- Real estate industry faces potentially grave threat as remote working becomes the new normal
- In one year, market values of office towers down -25%
Office Vacancies Climbing to Highest Decades-Long Levels
During the pandemic year of 2020, businesses discovered they could function quite well, thank you very much, with nearly all of their workers doing their work remotely.
This “discovery” of remote work, likely to continue in some form or another, could whack real estate industry professionals and landlords across many of the country’s cities.
Jamie Dimon, head of JPMorgan Chase, said in a letter to his company’s shareholders last week that remote work would more than likely “…significantly reduce our need for real estate.” Instead of needing 100 in-office employees, his bank “…may need seats for only 60 on average.”
Vacancy Rates in Office Buildings Already Up +16.4%
According to Cushman & Wakefield, vacancy rates for office buildings around the country has already reached +16.4% and is expected to keep climbing. This is the highest such vacancy rate in approximately a decade
Jonathan Litt, chief investment officer with Land & Buildings, “The pandemic has proven that work from home is viable. It’s not going away; businesses are going to adjust, and office real estate is going to take it on the chin during that adjustment period.”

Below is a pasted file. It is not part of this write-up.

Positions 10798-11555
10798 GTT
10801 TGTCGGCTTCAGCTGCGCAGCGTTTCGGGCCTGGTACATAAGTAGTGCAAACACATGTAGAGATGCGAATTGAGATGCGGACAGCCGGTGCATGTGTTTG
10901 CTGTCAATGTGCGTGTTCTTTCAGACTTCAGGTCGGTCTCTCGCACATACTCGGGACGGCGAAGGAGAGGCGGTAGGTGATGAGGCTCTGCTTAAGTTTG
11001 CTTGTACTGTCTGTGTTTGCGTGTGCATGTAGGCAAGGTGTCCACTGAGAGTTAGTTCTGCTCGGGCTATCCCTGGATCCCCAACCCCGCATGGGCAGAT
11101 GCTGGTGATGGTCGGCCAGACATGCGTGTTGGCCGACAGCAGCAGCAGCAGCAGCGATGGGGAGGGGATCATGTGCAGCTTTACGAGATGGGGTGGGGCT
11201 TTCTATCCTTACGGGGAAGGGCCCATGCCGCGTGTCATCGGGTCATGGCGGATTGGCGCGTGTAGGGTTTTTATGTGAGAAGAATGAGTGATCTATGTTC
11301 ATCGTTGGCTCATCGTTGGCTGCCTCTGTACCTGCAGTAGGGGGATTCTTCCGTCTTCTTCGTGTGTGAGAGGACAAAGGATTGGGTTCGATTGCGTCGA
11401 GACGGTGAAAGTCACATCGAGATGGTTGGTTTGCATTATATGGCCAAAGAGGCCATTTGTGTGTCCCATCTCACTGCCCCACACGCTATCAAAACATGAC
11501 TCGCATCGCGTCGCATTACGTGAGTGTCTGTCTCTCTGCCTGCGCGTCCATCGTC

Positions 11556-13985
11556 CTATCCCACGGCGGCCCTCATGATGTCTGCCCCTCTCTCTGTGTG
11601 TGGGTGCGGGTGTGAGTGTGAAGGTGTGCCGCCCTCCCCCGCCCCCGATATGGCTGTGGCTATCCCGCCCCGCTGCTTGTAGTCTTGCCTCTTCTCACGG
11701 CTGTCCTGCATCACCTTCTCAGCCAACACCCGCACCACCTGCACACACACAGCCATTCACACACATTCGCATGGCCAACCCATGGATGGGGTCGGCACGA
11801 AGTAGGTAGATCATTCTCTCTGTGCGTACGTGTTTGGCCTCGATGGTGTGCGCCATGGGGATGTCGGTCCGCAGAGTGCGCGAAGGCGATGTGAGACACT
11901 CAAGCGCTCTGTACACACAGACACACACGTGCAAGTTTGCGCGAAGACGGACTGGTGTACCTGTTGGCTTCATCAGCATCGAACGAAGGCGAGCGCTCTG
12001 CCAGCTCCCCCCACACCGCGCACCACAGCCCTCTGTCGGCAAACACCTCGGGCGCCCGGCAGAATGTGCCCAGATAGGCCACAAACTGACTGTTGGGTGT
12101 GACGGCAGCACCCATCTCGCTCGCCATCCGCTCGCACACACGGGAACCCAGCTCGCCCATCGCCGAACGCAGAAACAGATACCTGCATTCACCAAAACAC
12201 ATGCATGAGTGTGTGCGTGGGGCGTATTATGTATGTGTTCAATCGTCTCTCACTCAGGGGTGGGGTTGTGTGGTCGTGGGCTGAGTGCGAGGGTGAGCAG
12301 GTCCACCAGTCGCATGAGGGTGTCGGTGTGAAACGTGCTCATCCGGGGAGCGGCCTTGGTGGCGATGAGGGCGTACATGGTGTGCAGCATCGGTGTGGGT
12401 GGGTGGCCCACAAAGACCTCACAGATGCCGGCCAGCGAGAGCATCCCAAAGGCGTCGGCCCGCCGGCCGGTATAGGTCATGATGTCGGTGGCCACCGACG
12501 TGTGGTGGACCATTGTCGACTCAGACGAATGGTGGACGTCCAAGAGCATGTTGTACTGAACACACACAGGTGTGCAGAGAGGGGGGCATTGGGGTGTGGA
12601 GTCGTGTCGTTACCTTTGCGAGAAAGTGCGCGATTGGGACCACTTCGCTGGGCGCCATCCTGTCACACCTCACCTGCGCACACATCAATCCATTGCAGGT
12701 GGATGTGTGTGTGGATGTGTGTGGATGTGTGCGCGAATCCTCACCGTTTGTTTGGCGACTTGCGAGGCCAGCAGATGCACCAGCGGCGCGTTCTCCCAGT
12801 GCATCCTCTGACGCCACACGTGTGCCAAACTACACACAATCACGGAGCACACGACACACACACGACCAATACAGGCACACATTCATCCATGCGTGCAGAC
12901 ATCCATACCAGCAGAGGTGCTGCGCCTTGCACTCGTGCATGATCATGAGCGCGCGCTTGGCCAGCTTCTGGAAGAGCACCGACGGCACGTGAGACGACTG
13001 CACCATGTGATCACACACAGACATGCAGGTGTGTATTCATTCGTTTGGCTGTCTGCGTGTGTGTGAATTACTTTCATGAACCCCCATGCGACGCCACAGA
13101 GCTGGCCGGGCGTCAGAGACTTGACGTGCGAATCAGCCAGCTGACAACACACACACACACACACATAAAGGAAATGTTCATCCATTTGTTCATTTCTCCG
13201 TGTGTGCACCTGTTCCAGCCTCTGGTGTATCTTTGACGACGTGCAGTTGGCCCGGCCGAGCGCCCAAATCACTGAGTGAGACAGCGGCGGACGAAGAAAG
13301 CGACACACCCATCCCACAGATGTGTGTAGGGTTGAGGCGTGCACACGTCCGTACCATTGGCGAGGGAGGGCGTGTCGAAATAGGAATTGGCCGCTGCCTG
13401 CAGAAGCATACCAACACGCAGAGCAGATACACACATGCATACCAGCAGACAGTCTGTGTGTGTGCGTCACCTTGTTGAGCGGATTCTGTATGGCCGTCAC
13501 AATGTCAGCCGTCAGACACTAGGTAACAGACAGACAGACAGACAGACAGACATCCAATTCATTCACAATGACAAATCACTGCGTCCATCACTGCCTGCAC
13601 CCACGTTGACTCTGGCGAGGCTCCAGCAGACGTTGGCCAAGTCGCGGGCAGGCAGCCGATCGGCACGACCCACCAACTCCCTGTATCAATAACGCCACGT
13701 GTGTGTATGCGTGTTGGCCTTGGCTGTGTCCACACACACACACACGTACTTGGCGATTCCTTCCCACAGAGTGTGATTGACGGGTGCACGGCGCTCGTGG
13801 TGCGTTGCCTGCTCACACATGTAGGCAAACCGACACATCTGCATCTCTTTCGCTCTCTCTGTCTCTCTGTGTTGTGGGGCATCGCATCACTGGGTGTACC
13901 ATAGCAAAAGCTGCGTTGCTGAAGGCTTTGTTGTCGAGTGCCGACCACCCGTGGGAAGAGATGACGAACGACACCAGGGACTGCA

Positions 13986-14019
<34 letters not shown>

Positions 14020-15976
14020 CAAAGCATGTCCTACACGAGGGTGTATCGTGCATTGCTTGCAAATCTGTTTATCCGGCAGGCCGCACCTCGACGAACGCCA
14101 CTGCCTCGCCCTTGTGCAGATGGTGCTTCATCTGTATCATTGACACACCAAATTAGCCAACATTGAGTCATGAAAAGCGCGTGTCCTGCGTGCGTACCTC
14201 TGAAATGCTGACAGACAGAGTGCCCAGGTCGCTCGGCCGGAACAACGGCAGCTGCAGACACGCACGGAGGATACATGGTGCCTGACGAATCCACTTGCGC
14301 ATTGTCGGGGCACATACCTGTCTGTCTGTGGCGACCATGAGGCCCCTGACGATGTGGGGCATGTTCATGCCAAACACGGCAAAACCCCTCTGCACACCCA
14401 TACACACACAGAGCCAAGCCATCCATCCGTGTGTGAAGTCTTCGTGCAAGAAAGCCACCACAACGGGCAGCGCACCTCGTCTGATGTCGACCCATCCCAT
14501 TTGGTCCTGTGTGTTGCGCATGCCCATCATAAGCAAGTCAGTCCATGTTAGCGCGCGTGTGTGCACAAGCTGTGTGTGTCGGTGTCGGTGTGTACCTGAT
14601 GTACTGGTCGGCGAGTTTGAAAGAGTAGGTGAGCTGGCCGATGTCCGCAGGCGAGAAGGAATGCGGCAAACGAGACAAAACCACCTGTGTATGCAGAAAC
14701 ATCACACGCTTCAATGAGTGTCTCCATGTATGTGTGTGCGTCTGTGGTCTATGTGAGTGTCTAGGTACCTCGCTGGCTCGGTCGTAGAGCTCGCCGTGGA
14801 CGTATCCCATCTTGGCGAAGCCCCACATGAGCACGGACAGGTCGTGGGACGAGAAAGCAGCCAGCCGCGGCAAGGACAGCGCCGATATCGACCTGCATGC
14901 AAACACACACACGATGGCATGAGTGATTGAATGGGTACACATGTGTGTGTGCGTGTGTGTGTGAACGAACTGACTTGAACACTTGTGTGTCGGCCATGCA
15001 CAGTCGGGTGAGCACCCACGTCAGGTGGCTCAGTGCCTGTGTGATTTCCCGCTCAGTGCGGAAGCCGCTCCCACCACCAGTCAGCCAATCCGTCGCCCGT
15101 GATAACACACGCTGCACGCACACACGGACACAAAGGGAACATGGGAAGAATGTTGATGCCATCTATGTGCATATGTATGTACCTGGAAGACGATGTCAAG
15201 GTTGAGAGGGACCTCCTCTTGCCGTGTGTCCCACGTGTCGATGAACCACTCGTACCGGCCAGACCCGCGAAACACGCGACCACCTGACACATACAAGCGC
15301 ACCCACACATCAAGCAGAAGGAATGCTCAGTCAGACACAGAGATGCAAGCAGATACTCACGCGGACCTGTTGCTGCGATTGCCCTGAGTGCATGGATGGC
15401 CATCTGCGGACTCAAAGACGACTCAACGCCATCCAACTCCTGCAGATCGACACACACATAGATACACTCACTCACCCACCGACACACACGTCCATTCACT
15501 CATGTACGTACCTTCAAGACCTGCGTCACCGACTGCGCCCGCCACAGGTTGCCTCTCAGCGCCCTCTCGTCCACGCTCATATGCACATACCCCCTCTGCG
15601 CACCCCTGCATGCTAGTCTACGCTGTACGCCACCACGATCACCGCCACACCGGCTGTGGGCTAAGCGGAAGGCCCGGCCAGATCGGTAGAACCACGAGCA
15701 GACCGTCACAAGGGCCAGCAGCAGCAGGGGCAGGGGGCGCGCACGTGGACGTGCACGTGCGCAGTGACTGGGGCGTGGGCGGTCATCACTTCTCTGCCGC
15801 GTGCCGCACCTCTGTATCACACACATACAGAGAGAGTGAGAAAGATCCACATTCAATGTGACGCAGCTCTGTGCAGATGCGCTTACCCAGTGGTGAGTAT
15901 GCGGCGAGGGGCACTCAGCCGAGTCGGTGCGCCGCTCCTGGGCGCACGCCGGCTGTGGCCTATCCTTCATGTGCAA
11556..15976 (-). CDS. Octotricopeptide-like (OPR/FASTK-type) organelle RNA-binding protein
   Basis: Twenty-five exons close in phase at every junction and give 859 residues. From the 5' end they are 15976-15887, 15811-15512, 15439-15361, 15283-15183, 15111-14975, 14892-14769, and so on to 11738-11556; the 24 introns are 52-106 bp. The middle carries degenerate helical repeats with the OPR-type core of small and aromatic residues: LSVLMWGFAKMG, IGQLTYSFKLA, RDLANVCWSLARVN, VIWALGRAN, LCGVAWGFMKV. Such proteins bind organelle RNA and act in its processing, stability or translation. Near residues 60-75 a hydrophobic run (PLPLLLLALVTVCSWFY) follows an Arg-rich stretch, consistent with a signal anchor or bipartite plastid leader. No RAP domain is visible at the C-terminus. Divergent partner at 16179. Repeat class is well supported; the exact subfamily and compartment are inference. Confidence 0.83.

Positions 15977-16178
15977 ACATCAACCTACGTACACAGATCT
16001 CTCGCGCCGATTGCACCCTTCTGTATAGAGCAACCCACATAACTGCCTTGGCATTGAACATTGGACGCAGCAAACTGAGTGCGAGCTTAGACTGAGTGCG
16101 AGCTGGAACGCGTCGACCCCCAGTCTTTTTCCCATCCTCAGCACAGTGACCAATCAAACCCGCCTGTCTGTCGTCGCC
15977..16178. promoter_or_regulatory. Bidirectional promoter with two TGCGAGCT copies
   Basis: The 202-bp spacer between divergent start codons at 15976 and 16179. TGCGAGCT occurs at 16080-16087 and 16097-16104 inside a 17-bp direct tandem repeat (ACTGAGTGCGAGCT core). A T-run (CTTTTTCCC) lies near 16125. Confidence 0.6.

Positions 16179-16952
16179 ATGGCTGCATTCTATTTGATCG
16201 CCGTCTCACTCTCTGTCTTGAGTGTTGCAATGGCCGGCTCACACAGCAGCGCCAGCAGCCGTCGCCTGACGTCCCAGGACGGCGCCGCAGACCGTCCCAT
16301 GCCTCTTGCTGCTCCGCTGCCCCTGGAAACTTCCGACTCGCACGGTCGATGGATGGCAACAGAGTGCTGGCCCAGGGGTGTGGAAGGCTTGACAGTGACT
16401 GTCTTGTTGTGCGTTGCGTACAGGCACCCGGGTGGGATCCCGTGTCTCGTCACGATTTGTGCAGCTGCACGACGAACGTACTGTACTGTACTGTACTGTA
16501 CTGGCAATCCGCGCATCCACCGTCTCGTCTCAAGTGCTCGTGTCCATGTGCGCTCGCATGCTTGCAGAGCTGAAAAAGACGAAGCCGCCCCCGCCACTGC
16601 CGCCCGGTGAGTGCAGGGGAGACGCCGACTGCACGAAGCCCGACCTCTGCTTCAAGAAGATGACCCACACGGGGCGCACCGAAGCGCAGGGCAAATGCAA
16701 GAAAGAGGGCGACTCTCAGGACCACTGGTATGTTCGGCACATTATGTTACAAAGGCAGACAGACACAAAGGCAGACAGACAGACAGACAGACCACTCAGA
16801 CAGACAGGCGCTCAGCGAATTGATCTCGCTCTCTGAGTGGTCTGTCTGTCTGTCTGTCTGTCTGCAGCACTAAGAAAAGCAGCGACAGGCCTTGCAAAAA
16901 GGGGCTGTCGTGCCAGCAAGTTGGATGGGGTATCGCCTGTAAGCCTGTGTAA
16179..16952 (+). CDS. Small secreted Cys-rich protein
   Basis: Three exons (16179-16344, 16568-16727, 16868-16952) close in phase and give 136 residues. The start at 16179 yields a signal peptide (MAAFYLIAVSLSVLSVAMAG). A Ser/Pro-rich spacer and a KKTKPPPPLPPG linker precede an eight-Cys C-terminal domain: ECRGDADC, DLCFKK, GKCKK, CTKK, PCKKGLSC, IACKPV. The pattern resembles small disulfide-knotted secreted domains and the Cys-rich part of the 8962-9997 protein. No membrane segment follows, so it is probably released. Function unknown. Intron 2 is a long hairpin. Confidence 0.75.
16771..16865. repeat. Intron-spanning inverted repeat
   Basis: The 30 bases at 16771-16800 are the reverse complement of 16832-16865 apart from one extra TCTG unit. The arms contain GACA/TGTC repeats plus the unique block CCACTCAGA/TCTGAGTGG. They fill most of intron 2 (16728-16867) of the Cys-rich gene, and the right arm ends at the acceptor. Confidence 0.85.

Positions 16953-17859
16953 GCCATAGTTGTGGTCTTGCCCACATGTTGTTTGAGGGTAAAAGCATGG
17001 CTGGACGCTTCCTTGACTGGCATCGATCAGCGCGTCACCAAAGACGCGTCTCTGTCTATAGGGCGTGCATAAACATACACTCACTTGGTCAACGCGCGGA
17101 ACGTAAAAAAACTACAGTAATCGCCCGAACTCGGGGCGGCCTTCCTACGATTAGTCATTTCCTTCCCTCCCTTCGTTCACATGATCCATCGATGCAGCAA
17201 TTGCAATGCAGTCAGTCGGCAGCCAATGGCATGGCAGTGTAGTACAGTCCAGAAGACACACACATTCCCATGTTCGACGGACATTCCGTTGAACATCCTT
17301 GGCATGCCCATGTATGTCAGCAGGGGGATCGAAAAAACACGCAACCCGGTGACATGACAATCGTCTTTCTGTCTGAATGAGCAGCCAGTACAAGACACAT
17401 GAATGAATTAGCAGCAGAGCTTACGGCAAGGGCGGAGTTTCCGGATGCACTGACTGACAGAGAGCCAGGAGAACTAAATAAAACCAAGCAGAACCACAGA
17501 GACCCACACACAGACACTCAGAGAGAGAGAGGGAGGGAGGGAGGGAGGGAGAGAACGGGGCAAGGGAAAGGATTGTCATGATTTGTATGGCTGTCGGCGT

Big Employers Nationwide Already Giving Notice
Already, the market value of office towers in our largest metros has plummeted by -25%.
Companies such as JPMorgan Chase, Salesforce, Target, Ford Motor, United Airlines, etc.are subletting half of its respective spaces and giving notice on soon-to-be renewed leases. Rents are flat, at best, in cities including Boston and Houston and down substantially in San Francisco and New York to $72/square foot from $82/square foot in just one year.
Worldwide, Companies Selling Their Real Estate at Fastest Pace Ever
All types of commercial real estate sales in Europe fell -27% in 2020, according to RealCapital Analytics, and one-third of those corporate sales were office properties.
The pandemic’s forced shift to remote working is causing many businesses across the US, Africa, the Middle East and Europe to reconsider their real estate needs in the future. Nick Compton, head of corporate capital markets with EMEAat JLL, said that companies are selling their real estate to “preserve capital and release liquidity, as well as to reshape their portfolios to support post-pandemic business plans.
Property Investors in Process of Discovering Global Fallout from COVID Pandemic
The main sources of capital for global investment properties have been pension funds and insurance firms. Steady income to pay for long-term real estate commitments has, along with rents and securities, taken it on the chin. This year already, a global index of real estate shares is down more than -10%.
Even companies that mostly rent space in cheaper markets are targeting cuts, Jan Juchelka, CEO of Komercni Banka As, said, “We want to save 35% of our square meters at the headquarters…” to combine home-working and hot-desking.
Lastly, Mark Harris, CFO with Heidrick & Struggles International Inc., said, “Our real estate strategy is to match the footprint to the new expected normal, which, in many cases, reduces our footprint by 50%.”
No wonder landlords, developers and owners are having trouble sleeping these days.
Thanks to Bloomberg and The New York times.
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